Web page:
The plaintiff filed an answer to the motion to dismiss and incorporated therein an affidavit setting forth circumstances which he contends prevented the case from being brought to trial. These circumstances consisted, in part, in the discharge of his original attorneys slightly more than two years after the filing of the original complaint, the employment of a second firm of attorneys who represented the plaintiff for approximately a year and then withdrew about six weeks before the motion to dismiss was filed, and that on several occasions during the pendency of the case the plaintiff sought to have his attorneys dispose of the case or have it brought to trial. (The attorneys who now represent the plaintiff on appeal entered their appearance on his behalf approximately five weeks after the filing of the motion to dismiss).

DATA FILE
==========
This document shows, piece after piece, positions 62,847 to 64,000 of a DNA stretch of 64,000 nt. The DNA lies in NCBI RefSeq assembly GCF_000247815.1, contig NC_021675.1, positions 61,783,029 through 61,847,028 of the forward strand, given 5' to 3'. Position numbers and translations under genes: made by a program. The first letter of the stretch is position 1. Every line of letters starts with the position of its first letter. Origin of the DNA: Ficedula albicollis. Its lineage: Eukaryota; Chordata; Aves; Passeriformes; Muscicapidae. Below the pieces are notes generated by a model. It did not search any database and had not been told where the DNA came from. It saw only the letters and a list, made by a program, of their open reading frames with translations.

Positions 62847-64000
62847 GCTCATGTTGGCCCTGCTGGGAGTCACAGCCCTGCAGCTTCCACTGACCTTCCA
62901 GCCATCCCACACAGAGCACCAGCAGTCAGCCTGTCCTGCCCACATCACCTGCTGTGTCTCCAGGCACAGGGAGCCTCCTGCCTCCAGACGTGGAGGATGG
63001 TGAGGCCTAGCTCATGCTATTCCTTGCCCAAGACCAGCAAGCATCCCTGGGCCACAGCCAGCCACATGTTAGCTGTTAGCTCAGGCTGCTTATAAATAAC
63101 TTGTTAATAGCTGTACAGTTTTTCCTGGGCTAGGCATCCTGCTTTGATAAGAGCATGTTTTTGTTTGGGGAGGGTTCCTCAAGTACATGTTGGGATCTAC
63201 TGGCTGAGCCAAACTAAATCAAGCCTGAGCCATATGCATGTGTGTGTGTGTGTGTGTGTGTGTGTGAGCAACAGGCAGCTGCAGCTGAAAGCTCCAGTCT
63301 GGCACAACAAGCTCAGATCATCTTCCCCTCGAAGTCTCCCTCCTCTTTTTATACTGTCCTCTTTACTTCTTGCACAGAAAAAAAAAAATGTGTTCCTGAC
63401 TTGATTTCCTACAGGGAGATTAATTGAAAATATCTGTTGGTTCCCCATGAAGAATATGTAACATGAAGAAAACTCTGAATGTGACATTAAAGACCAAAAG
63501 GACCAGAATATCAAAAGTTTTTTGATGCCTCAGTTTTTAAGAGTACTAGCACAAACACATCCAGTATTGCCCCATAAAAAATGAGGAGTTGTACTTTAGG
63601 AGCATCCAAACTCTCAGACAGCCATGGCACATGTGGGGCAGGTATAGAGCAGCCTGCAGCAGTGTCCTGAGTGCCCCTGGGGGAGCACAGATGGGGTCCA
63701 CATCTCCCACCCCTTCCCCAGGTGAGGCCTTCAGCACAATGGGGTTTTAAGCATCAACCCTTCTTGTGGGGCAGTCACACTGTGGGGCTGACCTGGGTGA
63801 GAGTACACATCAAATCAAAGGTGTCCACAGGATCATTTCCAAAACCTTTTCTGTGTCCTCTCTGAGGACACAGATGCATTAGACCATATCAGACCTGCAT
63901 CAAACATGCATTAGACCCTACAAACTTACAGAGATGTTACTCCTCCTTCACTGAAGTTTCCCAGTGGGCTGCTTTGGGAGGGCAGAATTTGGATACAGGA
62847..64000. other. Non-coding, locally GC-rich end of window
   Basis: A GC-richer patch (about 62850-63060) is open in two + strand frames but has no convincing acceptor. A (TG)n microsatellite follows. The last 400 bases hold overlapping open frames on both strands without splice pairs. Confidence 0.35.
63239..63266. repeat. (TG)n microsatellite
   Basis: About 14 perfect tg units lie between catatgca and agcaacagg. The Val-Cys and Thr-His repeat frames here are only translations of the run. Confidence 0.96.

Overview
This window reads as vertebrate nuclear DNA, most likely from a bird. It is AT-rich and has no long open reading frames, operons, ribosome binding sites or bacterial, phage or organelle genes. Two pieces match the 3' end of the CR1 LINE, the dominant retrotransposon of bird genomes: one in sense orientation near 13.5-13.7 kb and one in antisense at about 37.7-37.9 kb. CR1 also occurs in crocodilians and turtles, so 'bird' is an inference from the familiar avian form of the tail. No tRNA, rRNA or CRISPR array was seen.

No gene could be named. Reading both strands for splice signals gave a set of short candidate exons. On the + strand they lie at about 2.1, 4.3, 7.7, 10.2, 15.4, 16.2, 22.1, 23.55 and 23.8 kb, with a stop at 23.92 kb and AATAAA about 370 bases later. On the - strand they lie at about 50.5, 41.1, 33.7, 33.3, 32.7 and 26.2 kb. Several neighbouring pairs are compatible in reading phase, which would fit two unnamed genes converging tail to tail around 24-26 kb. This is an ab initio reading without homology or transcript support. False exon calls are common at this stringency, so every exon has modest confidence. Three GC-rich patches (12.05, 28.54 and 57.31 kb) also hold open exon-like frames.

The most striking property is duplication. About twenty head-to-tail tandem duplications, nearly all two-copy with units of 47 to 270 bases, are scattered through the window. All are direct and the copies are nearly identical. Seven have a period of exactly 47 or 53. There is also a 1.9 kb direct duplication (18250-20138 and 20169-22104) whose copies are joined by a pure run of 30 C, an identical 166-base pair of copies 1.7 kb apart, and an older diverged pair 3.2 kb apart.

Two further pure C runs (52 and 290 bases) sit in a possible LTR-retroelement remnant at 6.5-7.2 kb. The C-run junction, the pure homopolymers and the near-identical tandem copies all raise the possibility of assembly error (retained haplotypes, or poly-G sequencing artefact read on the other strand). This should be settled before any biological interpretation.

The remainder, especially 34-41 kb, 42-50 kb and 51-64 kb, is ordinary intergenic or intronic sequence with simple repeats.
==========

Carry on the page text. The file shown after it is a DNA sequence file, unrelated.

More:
The statute or rule involved herein is as follows: 21-1-1(41)"(e) Dismissal Of Action With Prejudice. "(1) In any civil action or proceeding pending in any district court in this state, when it shall be made to appear to the court that the plaintiff therein or any defendant filing a cross-complaint therein has failed to take any action to bring such action or proceeding to its final determination for a period of at least two  years after the filing of said action or proceeding or of such cross-complaint unless a written stipulation signed by all parties to said action or proceeding has been filed suspending or postponing final action therein beyond two  years, any party to such action or proceeding may have the same dismissed with prejudice to the prosecution of any other or further action or proceeding based on the same cause of action set up in the complaint or cross-complaint by filing in such pending action or proceeding a *300 written motion moving the dismissal thereof with prejudice."